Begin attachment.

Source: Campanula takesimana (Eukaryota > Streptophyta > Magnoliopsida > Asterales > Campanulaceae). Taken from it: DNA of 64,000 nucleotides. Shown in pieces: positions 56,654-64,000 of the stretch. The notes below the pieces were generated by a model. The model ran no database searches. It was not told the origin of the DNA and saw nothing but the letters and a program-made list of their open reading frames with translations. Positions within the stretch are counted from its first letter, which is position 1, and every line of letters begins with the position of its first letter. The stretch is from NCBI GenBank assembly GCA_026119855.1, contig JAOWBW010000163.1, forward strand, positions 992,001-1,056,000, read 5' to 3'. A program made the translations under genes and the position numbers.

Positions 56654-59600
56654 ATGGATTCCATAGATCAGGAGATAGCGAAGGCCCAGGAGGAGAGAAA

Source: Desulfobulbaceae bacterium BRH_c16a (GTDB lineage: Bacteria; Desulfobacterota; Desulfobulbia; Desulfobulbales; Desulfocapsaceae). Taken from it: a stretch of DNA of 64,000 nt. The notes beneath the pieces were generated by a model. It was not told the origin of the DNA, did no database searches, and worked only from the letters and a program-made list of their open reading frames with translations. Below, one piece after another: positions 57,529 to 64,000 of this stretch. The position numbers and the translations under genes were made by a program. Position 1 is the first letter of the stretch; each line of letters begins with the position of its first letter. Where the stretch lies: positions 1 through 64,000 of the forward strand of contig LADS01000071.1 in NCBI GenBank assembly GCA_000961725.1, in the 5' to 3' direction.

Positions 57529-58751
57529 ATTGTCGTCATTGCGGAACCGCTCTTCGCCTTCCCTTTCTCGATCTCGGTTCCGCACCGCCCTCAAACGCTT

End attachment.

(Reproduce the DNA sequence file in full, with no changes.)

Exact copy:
Source: Campanula takesimana (Eukaryota > Streptophyta > Magnoliopsida > Asterales > Campanulaceae). Taken from it: DNA of 64,000 nucleotides. Shown in pieces: positions 56,654-64,000 of the stretch. The notes below the pieces were generated by a model. The model ran no database searches. It was not told the origin of the DNA and saw nothing but the letters and a program-made list of their open reading frames with translations. Positions within the stretch are counted from its first letter, which is position 1, and every line of letters begins with the position of its first letter. The stretch is from NCBI GenBank assembly GCA_026119855.1, contig JAOWBW010000163.1, forward strand, positions 992,001-1,056,000, read 5' to 3'. A program made the translations under genes and the position numbers.

Positions 56654-59600
56654 ATGGATTCCATAGATCAGGAGATAGCGAAGGCCCAGGAGGAGAGAAA

Source: Desulfobulbaceae bacterium BRH_c16a (GTDB lineage: Bacteria; Desulfobacterota; Desulfobulbia; Desulfobulbales; Desulfocapsaceae). Taken from it: a stretch of DNA of 64,000 nt. The notes beneath the pieces were generated by a model. It was not told the origin of the DNA, did no database searches, and worked only from the letters and a program-made list of their open reading frames with translations. Below, one piece after another: positions 57,529 to 64,000 of this stretch. The position numbers and the translations under genes were made by a program. Position 1 is the first letter of the stretch; each line of letters begins with the position of its first letter. Where the stretch lies: positions 1 through 64,000 of the forward strand of contig LADS01000071.1 in NCBI GenBank assembly GCA_000961725.1, in the 5' to 3' direction.

Positions 57529-58751
57529 ATTGTCGTCATTGCGGAACCGCTCTTCGCCTTCCCTTTCTCGATCTCGGTTCCGCACCGCCCTCAAACGCTT